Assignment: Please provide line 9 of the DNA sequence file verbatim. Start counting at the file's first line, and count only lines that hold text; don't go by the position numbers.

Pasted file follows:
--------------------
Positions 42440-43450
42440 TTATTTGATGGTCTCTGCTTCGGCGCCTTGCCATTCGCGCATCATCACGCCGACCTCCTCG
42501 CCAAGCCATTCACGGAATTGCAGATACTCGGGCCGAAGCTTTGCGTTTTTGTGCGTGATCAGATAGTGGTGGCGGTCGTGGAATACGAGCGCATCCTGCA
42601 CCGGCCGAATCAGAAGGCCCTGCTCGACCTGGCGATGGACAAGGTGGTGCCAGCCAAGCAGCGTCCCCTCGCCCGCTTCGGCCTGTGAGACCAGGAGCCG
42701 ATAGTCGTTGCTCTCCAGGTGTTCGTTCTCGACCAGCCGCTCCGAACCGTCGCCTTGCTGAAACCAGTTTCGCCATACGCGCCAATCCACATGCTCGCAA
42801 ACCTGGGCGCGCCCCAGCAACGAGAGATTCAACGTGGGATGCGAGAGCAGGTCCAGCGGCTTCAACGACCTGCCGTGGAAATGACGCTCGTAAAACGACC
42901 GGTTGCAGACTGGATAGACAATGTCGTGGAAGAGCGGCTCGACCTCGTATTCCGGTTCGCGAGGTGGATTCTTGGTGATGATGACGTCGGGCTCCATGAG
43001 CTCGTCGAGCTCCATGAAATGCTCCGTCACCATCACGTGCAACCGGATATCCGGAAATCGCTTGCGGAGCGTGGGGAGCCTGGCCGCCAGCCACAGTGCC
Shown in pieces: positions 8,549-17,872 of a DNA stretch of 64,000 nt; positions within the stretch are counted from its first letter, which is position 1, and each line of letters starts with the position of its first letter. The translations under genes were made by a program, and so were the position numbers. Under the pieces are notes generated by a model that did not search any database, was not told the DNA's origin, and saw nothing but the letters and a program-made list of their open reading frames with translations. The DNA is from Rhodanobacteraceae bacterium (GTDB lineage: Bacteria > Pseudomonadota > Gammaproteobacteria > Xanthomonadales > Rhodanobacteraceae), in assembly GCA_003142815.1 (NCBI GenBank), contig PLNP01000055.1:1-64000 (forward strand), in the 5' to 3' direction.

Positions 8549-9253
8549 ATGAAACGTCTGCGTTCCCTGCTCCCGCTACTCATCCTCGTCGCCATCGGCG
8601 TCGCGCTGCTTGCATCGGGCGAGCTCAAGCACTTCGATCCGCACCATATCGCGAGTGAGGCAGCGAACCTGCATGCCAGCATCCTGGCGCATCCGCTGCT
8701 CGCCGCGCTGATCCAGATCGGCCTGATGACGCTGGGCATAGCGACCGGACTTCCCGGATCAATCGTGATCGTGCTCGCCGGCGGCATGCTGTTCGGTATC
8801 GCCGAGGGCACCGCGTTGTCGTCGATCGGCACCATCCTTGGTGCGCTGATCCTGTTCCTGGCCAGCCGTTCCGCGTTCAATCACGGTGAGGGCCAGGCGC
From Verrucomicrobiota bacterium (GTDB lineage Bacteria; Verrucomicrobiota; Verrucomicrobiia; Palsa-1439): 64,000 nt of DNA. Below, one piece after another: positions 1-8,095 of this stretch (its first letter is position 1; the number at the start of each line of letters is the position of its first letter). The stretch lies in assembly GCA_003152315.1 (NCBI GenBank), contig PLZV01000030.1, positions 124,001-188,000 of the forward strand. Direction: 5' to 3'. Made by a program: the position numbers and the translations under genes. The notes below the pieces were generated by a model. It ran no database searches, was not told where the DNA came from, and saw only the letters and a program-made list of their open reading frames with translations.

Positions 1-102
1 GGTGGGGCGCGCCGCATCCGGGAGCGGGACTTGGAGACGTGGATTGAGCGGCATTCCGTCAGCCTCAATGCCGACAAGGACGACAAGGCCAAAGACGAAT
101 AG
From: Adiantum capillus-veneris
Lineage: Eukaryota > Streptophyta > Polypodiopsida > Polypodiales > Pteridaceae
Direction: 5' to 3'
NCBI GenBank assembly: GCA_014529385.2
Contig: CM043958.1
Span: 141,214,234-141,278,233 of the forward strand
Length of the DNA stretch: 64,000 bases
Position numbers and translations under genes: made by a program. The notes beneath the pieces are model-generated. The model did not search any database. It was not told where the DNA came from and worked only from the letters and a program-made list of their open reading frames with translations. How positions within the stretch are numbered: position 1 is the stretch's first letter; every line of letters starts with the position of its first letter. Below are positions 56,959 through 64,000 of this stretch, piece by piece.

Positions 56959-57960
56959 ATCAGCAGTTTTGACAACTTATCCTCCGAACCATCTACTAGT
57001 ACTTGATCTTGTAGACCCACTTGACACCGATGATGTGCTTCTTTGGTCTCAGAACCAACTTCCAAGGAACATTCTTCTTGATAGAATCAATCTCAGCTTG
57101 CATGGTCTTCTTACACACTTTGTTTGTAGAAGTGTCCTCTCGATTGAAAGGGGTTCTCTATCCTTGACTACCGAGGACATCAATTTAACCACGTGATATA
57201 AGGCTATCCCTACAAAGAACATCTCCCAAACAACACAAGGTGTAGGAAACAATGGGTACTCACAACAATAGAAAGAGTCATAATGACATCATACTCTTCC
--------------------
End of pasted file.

Shown in pieces: positions 8,549-17,872 of a DNA stretch of 64,000 nt; positions within the stretch are counted from its first letter, which is position 1, and each line of letters starts with the position of its first letter. The translations under genes were made by a program, and so were the position numbers. Under the pieces are notes generated by a model that did not search any database, was not told the DNA's origin, and saw nothing but the letters and a program-made list of their open reading frames with translations. The DNA is from Rhodanobacteraceae bacterium (GTDB lineage: Bacteria > Pseudomonadota > Gammaproteobacteria > Xanthomonadales > Rhodanobacteraceae), in assembly GCA_003142815.1 (NCBI GenBank), contig PLNP01000055.1:1-64000 (forward strand), in the 5' to 3' direction.